Greater than any fixed counting number, or extending forever. No matter how large a number one thinks of, infinity is larger than it. Infinity has no limits

iteration

Repeating a set of rules or steps over and over. One step is called an iterate

recursion

Given some starting information and a rule for how to use it to get new information, the rule is then repeated using the new information

self-similarity

Two or more objects having the same characteristics. In fractals, the shapes of lines at different iterations look like smaller versions of the earlier shapes

Lesson Outline

Focus and Review

Remind students what has been learned in previous lessons that will be pertinent to this lesson
and/or have them begin to think about the words and ideas of this lesson:

Does anyone remember what a fractal is?

What are some fractals that we have looked at thus far?

Does anyone know what dimensions are?

Objectives

Let the students know what it is they will be doing and learning today. Say something like this:

Today, class, we are going to learn about dimensions and how to calculate fractal dimensions.

We are going to use the computers to learn about fractal dimensions, but please do not turn
your computers on until I ask you to. I want to show you a little about this activity first.

Lead a class
discussion on exponents and logarithms to prepare students for calculating "fractal dimensions."

Guided Practice

Have the class choose a fractal they have worked with previously. Have the students figure out
the fractal dimension of it by hand using the log function on a scientific calculator.

Guide the students through the first fractal on the computer version of the
Fractal Dimension activity explaining how the activity works.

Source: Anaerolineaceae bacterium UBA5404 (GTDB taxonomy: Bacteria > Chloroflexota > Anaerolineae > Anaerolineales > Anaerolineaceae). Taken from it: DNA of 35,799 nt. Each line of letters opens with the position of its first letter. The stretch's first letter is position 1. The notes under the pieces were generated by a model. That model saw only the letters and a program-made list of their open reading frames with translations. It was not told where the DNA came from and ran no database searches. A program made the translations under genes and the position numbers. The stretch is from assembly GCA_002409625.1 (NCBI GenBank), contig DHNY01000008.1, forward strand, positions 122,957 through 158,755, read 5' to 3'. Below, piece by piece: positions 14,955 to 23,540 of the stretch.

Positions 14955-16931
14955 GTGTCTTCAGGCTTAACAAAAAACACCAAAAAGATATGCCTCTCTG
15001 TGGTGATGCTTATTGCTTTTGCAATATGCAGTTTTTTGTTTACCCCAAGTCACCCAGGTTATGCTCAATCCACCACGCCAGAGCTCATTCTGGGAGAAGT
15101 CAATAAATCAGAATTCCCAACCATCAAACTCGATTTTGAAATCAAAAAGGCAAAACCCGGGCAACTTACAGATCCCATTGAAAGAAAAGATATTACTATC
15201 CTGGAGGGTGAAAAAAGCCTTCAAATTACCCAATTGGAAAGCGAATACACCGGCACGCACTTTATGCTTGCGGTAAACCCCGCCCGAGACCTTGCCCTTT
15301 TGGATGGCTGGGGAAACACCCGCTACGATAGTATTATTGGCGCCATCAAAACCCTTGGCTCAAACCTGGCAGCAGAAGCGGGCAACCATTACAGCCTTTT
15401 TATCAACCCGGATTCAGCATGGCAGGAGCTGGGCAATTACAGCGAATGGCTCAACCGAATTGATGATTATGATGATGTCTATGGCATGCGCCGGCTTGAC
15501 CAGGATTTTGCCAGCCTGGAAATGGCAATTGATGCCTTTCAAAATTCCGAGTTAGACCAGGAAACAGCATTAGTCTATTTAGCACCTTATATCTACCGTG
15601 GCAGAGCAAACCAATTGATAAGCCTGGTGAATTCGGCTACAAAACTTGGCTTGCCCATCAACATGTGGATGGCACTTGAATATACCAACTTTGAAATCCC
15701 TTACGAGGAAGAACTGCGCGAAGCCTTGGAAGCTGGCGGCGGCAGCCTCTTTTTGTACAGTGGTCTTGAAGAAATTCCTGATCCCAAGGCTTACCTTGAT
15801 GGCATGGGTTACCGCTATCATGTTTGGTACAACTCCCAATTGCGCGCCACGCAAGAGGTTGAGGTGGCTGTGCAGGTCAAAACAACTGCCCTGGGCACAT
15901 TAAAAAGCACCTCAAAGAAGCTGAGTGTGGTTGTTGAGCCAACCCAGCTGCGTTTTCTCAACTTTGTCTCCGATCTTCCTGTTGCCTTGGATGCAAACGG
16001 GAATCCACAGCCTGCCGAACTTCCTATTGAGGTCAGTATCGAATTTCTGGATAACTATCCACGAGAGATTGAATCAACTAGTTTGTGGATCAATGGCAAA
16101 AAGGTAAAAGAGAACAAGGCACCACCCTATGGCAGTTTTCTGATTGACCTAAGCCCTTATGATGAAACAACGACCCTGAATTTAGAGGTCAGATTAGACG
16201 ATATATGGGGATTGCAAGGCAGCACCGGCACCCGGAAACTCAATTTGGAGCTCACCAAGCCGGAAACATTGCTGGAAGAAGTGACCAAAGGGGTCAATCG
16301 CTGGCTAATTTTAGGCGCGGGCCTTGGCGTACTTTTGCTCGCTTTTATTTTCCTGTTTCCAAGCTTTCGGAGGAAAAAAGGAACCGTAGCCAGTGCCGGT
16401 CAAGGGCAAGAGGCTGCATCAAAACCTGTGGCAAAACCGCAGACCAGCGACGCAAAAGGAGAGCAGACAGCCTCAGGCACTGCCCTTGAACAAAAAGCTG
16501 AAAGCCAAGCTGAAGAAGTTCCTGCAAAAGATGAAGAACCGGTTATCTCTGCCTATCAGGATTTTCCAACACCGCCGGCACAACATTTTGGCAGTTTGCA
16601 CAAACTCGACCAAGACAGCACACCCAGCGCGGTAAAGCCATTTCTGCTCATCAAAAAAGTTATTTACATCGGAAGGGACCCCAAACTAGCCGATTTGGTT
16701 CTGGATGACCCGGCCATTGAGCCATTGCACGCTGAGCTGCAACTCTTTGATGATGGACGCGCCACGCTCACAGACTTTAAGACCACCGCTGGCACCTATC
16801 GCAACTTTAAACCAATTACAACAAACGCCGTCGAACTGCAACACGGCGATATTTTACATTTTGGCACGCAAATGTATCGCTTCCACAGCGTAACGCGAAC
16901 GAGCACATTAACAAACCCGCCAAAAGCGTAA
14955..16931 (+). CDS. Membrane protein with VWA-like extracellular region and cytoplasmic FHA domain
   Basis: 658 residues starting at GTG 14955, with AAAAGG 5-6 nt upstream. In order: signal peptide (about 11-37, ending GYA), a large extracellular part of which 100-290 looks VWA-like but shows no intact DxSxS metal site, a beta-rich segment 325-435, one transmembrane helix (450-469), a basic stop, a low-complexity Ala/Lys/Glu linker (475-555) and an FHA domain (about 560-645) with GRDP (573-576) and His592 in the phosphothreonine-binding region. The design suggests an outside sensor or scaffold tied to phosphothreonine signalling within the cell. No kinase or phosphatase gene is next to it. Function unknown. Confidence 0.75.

Independent Practice

Once the students have begun to grasp how to calculate fractal dimensions have them work
independently with the remaining fractals.

If you choose to pass out the accompanying worksheet you may choose to have the students
complete it now.

Closure

You may wish to bring the class back together for a discussion of the findings. Once the
students have been allowed to share what they found, summarize the results of the lesson.

Alternate Outline

This lesson can be rearranged in several ways:

Leave out all references to logarithms, using only trial and error for finding the fractal
dimensions. This reduces the required time significantly.

Add an additional discussion session: Build a class list of all the fractals whose dimensions
have been calculated in order by size of dimension, and have students use the pictures as
evidence for why this ordering makes sense visually.

Suggested Follow-Up

After these discussions and activities, the student will have a basic definition of regular
fractals and will have seen the method for calculating fractal dimensions for fractals such as
those explored in the
Infinity, Self-Similarity, and Recursion,
Geometric Fractals, and
Fractals and the Chaos Game lessons. The next lesson,
Chaos, delves deeper into the notion of Chaos introduced in the
Fractals and the Chaos Game lesson. An alternate follow-up lesson would be the
Irregular Fractals lesson, in which the students learn how the notion of calculating fractal dimension is much more
difficult with irregular fractals.